• SpaceX engineers recounted the company's early days on the island of Omelek in the new book "Liftoff"
  • The SpaceX engineers on Omelek went on strike in 2005 when a shipment of food failed to arrive, a new book says
  • One engineer said they "got fed up" after being forced to work "around the clock"

SpaceX's rocket engineers once staged a mutiny when they ran out of food on the Pacific island where they were building a launchpad and the Falcon 1 rocket, according to a new book.

In Ars Technica senior space editor Eric Berger's new book "Liftoff," employees of Elon Musk's company recounted SpaceX's early days on the island of Omelek, part of the Marshall Islands' Kwajalein Atoll -- including the time they went on strike due to hunger back in 2005. At the time, supply deliveries were often delayed due to "poor" logistics, Berger wrote.

While the company is now based in Boca Chica, Texas, and is no longer in the Marshall Islands, SpaceX employees were working out of Omelek at the time as the U.S. Army, which oversaw the territory, was more open to the company's plans than the Air Force, which was allegedly blocking its plans to launch from California, Business Insider reported. It was also easier to launch the rocket into orbit from the island as it was closer to the equator.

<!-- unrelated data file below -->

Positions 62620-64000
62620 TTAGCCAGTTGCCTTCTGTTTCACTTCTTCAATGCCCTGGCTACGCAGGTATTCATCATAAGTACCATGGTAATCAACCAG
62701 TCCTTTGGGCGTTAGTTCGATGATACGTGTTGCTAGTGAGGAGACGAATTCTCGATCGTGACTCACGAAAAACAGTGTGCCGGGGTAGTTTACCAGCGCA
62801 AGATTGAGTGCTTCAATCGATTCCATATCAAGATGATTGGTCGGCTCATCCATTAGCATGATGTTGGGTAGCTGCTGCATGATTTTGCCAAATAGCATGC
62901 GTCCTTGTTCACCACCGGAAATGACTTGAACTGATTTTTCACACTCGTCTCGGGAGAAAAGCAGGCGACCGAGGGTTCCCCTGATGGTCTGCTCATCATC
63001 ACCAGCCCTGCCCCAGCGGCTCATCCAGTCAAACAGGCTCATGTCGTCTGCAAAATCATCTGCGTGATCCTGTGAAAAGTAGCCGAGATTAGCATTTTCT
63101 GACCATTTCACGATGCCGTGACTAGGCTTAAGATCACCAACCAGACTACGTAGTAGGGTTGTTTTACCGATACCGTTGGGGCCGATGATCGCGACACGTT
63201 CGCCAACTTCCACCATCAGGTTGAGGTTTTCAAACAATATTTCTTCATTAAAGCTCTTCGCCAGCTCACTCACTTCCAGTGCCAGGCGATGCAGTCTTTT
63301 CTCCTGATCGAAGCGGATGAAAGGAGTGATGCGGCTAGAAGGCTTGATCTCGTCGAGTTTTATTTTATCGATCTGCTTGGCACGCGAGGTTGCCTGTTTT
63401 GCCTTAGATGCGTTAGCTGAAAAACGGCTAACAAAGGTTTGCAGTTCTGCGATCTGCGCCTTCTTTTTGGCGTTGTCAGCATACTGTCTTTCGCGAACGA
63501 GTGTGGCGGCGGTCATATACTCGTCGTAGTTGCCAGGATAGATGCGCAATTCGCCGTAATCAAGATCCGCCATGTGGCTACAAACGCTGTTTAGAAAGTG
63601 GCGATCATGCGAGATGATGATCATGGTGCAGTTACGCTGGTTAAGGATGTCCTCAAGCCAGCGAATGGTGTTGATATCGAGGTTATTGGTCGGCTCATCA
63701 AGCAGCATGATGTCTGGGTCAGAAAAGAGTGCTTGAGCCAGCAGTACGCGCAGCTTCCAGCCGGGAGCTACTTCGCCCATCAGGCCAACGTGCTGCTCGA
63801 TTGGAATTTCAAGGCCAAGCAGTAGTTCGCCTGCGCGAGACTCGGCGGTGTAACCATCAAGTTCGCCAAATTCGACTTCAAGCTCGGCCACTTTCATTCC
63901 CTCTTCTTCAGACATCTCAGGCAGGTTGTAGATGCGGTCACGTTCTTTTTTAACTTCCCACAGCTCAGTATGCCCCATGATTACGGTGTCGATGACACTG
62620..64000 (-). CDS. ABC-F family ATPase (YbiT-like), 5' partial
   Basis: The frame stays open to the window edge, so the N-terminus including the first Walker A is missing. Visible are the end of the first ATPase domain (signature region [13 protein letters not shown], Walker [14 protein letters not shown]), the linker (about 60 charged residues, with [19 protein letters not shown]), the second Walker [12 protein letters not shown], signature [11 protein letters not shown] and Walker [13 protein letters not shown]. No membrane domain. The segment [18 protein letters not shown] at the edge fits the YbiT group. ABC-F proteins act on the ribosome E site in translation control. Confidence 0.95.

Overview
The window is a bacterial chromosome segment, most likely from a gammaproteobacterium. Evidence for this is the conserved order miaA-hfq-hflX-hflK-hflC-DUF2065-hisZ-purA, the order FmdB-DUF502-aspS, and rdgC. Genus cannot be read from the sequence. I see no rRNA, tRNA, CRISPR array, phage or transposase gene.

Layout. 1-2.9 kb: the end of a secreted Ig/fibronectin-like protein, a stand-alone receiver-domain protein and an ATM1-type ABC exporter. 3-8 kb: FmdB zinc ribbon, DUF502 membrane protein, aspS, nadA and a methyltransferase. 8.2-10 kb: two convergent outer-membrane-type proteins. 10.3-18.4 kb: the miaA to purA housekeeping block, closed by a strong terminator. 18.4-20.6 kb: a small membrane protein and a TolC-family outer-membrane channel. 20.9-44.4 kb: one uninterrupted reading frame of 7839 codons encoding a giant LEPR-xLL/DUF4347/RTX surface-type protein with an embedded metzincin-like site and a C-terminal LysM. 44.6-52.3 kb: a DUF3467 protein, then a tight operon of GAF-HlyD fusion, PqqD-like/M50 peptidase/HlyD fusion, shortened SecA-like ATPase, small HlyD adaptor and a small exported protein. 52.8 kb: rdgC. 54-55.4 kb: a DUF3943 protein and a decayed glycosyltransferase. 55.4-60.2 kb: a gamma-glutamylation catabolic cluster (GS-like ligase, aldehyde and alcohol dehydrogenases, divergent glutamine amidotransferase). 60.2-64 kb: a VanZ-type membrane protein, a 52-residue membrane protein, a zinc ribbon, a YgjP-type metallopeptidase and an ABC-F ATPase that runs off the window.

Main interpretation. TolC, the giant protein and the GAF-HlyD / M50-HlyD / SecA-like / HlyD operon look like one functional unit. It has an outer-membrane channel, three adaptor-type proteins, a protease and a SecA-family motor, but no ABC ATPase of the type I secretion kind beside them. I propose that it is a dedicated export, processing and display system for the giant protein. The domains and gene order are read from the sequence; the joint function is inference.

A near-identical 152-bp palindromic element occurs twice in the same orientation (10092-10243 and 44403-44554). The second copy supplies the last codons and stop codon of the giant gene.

The team decided enough was enough one day when a boat carrying food, beer and cigarettes failed to arrive. This, along with a scolding from SpaceX managers and more "paperwork, forms and tickets" forced onto them, led to the engineers going on strike.

One former SpaceX engineer, Bulent Altan, said they "felt like slaves out on Omelek, with all the power stripped away from us."

"We had been going around the clock," Jeremy Hollman, the engineer who led the Omelek team, explained. "At some point everybody got fed up and decided that we needed to find a way to let them know that we were a part of this team as well."

According to the author, Tim Buzza, the company's launch director, "recognized the gravity of the situation" after receiving a call from the engineers. He arranged for an Army helicopter to deliver the promised cigarettes and chicken wings on the same night as the mutiny.

Ed Thomas, a SpaceX technician at the time, told Berger that they felt like "wild animals on the island, waiting for food."

Fortunately, the delivery was successful, and the engineers later went back to work after eating.

The SpaceX workers' conditions on Omelek improved over time, and by 2007, they no longer needed to rely on supply deliveries. The engineers could cook their own food in their kitchen and had a "refrigerated sea van" with unlimited drinks, according to Berger.

"Everything was fantastic luxury, compared to the first flight, so we loved it on Omelek," Altan said.

"Liftoff: Elon Musk and the Desperate Early Days That Launched SpaceX" hit shelves Tuesday.

SpaceX CEO and founder Elon Musk reportedly said anyone who can handle a really tough roller coaster can handle riding in the Dragon capsule
SpaceX CEO and founder Elon Musk reportedly said anyone who can handle a really tough roller coaster can handle riding in the Dragon capsule AFP / Patrick T. FALLON